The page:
CAROLYN'S COMPOSITIONS

October 25, 2009

Grandparents, homemade cookies, & licking cream off milkcaps


 GRANDPARENTS, HOMEMADE COOKIES, & LICKING CREAM OFF MILKCAPS

     Ahhh…the scents of days past…of grandmothers who actually baked the cookies they served their grandchildren…and grandchildren who licked the cream off the cap of the milk their grandmother poured.
     Times change.
     As a child I licked the cream off the cardboard caps that sealed glass milk bottles while eating the breakfast my grandmother cooked. Today, I take my granddaughter out to breakfast and she licks the last drops of Creamora from a little cup that I take from the bowl of coffee creamers on the table.
     Homemade cookies were once the mark of a grandmother back then. But my granddaughter and I never bake cookies together. My baking days ended when my children grew up and left home. It’s now more expedient to purchase such items from the store shelves now that I have moved into “another life” that includes writing and health problems. When I cook I eat. Part of the fun of making cookies is sampling the raw cookie dough, and all the rich fat in the shortening increases my cholesterol. All the sugar adds calories that increase waistline expansion, requiring extra miles of blood vessels, which take years off one’s life.
     Life evolved in other dimensions too. My granddaughter takes me into the world of the working mother. I was a stay-at-home mom, compromising with the feminists by operating a child care home with some planned programming.    My house looked it—painted papers hung from string lines, toys were scattered all over.
     When my granddaughter was a mere infant I often packed my manuscript, my laptop, my camera and my other office paraphernalia into a briefcase, and filled a diaper bag with formula, diapers and blankets to protect her from dirty newspaper office carpets. I was experiencing the world of the “working mother,” albeit a generation distant.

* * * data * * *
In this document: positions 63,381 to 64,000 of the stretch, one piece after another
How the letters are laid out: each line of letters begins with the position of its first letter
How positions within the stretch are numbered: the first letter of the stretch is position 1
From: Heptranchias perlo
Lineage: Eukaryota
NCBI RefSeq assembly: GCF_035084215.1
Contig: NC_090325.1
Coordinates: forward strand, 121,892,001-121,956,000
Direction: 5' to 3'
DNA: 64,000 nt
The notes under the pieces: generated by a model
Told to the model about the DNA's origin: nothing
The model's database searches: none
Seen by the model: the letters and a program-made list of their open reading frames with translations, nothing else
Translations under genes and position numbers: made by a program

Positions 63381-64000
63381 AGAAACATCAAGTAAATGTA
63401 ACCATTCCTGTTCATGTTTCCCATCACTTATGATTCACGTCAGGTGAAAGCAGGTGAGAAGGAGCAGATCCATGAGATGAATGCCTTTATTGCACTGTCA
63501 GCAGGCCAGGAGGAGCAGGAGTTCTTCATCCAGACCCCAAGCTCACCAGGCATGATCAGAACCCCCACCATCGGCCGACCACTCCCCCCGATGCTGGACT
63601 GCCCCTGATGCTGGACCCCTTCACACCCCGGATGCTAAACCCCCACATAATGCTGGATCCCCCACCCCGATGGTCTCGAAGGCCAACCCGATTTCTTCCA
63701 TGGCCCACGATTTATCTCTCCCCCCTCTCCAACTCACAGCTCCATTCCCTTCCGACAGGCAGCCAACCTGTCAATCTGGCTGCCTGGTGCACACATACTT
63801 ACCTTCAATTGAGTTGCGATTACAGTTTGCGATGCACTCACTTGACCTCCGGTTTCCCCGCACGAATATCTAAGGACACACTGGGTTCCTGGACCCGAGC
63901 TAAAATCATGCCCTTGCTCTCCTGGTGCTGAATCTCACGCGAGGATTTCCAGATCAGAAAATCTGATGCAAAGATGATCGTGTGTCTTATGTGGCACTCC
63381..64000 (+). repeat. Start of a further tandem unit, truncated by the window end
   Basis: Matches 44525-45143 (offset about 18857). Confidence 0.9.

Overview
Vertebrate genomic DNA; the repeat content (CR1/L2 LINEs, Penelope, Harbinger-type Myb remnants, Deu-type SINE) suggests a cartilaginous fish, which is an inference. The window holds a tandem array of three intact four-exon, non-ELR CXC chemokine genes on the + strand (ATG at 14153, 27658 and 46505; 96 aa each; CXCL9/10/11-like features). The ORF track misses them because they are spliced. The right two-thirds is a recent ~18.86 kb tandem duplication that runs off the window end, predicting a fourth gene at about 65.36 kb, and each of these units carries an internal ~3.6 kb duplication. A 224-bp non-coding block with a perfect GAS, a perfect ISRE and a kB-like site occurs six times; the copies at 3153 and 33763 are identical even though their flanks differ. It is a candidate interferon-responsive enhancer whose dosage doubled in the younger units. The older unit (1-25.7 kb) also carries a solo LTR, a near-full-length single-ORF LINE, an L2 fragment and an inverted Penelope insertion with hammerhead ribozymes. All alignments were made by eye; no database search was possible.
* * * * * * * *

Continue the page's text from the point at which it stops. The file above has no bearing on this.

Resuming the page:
Never did I dream I would become the “working grandmother” who didn’t supply my grandchild with homemade cookies but instead fed her crackers while I consulted with the editor of the newspaper where I freelanced.
Will she recall the scent of ink, newspaper and remnant cigar smoke with the familiarity I recall the scent of baked cookies?
     One can only guess how she will be with her own grandchildren. Will she will reverse the trend and return to the days of wonderful kitchen smells, like the ones that greeted grandchildren in the days of yore?   
     Experiences between grandparents and grandchildren are like other trends that march through times and places. The key, however, isn’t the experience but the relationship, which transcends whichever trend is currently popular. My wish is that all grandparents and all grandchildren will look back on whatever their activities together were, and say these activities enriched their relationship. If this happens, then the cross-generational experience will have succeeded.

 

ADDITIONAL READING:

WISDOM FROM A CHILD TO A GRANDPARENT

We’re Adopting a Baby! Part 1

Nicole

JOCHEBED & LUCY: STORIES OF ADOPTION AND MOTHER’S LOVE

Little Ears Are Listening

YESTERDAY, TODAY AND TOMORROW

True Love

G-20 Poem

AT FORT LIGONIER: Excerpt from book, WARPATH

Grandparents, homemade cookies, & licking cream off milkcaps

Should your cat be kept indoors or outdoors?

Nicole

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